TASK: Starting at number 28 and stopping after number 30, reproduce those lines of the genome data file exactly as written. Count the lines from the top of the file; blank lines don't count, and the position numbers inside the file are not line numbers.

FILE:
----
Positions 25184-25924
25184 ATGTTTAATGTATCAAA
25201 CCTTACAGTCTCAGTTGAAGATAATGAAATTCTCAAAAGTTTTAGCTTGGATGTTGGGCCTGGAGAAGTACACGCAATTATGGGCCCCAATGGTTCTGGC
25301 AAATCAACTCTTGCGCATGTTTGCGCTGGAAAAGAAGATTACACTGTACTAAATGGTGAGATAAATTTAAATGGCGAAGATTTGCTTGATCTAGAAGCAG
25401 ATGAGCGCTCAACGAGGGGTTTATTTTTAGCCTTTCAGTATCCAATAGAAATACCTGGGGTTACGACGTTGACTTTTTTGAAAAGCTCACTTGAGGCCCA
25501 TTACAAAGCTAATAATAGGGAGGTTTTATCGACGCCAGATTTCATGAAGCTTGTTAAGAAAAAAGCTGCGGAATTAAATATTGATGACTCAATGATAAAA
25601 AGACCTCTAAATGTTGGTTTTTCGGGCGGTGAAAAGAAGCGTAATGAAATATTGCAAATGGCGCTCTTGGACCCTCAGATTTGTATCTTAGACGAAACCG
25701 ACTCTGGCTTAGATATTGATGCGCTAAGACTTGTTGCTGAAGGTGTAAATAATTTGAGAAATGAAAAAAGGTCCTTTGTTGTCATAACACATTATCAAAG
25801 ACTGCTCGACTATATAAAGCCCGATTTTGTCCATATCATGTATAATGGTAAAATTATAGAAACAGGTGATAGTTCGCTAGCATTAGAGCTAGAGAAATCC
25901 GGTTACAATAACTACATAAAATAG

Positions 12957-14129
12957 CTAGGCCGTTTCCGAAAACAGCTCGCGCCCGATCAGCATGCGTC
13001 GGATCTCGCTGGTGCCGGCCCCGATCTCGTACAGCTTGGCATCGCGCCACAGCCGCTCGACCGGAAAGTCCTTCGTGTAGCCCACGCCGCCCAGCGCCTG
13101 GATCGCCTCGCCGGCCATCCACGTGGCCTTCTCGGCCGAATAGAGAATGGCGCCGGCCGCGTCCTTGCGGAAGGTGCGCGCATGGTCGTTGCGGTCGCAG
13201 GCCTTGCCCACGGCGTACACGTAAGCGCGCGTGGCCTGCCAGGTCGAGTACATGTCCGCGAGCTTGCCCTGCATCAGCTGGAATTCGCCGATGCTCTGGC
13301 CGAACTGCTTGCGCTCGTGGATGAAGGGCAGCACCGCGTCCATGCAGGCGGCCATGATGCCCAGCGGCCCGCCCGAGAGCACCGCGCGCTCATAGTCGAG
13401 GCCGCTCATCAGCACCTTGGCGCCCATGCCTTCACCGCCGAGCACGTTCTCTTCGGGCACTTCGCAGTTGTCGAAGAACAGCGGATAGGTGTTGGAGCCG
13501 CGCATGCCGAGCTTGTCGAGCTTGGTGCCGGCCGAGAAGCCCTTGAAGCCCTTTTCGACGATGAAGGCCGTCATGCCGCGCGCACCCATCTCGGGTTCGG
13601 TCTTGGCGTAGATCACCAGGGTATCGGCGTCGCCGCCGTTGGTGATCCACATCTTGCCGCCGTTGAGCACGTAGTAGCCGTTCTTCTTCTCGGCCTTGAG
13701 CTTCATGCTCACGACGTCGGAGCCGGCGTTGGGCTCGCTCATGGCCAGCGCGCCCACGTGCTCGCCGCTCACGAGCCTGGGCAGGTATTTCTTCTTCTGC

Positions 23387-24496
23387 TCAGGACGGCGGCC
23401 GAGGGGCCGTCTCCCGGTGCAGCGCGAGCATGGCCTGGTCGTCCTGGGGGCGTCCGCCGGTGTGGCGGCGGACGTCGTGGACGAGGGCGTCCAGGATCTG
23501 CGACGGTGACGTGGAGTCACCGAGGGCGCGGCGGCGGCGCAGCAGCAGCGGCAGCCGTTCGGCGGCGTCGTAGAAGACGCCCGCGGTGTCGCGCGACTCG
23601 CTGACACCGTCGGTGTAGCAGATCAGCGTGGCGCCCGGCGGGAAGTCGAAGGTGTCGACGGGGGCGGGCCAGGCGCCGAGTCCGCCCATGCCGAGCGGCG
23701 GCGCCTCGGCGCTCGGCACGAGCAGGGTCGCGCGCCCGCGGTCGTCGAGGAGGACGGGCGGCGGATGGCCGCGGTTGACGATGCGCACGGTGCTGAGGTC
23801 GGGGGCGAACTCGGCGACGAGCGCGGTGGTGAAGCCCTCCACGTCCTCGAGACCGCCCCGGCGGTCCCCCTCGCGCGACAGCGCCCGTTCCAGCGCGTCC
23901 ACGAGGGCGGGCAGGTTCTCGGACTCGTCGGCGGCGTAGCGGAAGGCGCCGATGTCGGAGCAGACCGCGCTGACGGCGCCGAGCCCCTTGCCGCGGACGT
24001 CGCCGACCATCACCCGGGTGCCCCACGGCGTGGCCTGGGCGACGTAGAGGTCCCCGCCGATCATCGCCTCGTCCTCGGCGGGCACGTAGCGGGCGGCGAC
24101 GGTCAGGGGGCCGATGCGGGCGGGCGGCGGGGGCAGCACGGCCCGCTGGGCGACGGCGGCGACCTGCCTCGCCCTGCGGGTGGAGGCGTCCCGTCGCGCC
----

23901 ACGAGGGCGGGCAGGTTCTCGGACTCGTCGGCGGCGTAGCGGAAGGCGCCGATGTCGGAGCAGACCGCGCTGACGGCGCCGAGCCCCTTGCCGCGGACGT
24001 CGCCGACCATCACCCGGGTGCCCCACGGCGTGGCCTGGGCGACGTAGAGGTCCCCGCCGATCATCGCCTCGTCCTCGGCGGGCACGTAGCGGGCGGCGAC
24101 GGTCAGGGGGCCGATGCGGGCGGGCGGCGGGGGCAGCACGGCCCGCTGGGCGACGGCGGCGACCTGCCTCGCCCTGCGGGTGGAGGCGTCCCGTCGCGCC